• The heterogeneity of results demands for an explanation. Actually, there is a number of potential explanations. For example, the difference between correlations observed at the manifest level on hand and at the latent level on the other hand provides explanation. Different degrees of similarity between measures for the assessment of working memory on one hand and of intelligence on the other hand give rise to another explanation (Schweizcr, 2005). Samples originating from different populations, which in varying degrees allow age to act as moderator can also be accepted as explanation since age was found to be an influential source (Salthouse, 2005). Furthermore, there is the impurity of measures [Blog dictator comment - often called construct irrelevant variance] as explanation. There may different degrees of impurity. If impurity is given, one part of the observed relationship is due to the intended source of performance whereas the other part is due to another source. Impurity calls the interpretation of the result into question.

On SES (individual and community level variables) and intelligence

Johnson, W., Mcgue, M., & Iacono, W. G. (2007). Socioeconomic status and school grades: Placing their association in broader context in a sample of biological and adoptive families. Intelligence, 35(6), 526-541.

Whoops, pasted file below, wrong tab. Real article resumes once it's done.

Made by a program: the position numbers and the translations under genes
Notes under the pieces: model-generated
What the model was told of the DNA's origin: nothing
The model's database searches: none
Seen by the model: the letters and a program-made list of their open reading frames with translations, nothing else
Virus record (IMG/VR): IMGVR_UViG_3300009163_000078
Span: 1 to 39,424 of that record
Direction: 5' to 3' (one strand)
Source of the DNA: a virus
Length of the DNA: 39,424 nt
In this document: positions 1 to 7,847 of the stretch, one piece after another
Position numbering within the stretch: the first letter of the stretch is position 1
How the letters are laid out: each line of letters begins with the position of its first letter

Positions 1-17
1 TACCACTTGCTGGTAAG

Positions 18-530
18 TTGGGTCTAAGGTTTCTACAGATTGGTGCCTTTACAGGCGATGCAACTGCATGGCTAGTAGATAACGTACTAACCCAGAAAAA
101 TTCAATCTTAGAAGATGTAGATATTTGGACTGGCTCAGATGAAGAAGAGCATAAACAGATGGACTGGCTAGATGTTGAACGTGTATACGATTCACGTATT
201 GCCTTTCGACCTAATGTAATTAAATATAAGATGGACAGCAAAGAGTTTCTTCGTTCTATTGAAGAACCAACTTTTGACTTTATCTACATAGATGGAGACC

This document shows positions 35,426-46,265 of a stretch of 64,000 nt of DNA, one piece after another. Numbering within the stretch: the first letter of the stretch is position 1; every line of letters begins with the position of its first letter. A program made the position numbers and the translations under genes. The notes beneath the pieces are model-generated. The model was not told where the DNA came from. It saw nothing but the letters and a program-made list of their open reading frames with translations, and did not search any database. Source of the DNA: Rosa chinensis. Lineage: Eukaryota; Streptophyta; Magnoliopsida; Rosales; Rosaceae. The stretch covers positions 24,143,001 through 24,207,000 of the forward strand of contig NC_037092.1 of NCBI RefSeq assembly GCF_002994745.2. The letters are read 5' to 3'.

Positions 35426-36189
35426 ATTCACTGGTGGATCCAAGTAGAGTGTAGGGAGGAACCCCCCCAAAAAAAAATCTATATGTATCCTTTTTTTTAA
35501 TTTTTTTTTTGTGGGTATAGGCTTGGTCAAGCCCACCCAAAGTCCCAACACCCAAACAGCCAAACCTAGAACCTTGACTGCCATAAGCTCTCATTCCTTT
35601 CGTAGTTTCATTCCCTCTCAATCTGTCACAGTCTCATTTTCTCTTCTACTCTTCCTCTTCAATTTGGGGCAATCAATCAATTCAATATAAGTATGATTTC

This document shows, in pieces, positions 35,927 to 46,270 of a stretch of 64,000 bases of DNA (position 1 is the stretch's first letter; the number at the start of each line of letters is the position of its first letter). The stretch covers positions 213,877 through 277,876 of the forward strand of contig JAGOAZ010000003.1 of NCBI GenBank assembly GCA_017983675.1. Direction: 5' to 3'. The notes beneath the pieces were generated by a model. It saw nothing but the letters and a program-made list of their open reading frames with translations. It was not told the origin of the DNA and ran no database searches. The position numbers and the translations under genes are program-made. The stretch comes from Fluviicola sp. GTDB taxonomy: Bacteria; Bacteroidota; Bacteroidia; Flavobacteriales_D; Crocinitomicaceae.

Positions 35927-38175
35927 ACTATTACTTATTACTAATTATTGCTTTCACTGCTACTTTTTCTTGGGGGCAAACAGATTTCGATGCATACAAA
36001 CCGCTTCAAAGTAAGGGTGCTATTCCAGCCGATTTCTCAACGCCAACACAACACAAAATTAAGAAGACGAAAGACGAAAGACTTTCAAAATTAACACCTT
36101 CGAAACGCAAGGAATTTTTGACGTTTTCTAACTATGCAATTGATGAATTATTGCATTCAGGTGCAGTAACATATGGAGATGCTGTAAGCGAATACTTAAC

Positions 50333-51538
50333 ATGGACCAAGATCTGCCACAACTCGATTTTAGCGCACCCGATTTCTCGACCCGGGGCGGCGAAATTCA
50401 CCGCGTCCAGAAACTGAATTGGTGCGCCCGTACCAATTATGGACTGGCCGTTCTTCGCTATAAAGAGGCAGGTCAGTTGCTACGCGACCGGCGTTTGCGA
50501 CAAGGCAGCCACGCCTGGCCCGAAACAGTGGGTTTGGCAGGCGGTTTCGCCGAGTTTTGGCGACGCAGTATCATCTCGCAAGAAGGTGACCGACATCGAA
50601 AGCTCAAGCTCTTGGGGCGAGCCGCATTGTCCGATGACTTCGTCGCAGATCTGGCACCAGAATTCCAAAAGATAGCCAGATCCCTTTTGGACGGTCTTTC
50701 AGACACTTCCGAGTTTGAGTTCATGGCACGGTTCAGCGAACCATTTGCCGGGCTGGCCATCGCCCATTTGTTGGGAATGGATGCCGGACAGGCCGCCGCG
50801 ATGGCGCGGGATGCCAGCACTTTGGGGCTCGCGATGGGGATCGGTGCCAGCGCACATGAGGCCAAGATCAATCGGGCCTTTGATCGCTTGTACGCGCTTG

• Over 20 years ago, White (1982) published a meta-analysis documenting the fact that, measured at the level the individual, the correlation between socioeconomic tabus (SES) and academic achievement is rather modest, averaging about .22. At the same time, when measured at the level of some aggregated unit of analysis such as the schoo1 or the neighborhood, the correlation is much higher, ranging as high as .80. Though SES is a variable that applies to the individual or family, its much higher aggregate than single-family correlation with academic achievement implies that people of similar SES tend to cluster together. To the extent this is true, children receive similar SES influences from both their families and their surrounding communities. If the community influences are strong, SES has the potential to be a powerful environmental variable exerting broad-based effects at a population level, despite its relatively modest effects at the level of the individual. It is probably for treason that SES continues to be so interesting to researchers investigating educational outcomes.
  • [Blog dictator comment - see prior post where I highlighted a more current SES meta-analytic summary that updates the classic White (1982) review. As mentioned in that note, community SES is a very important variable when it comes to designing sample specifications for the standardization of cognitive tests --- but it is often overlooked.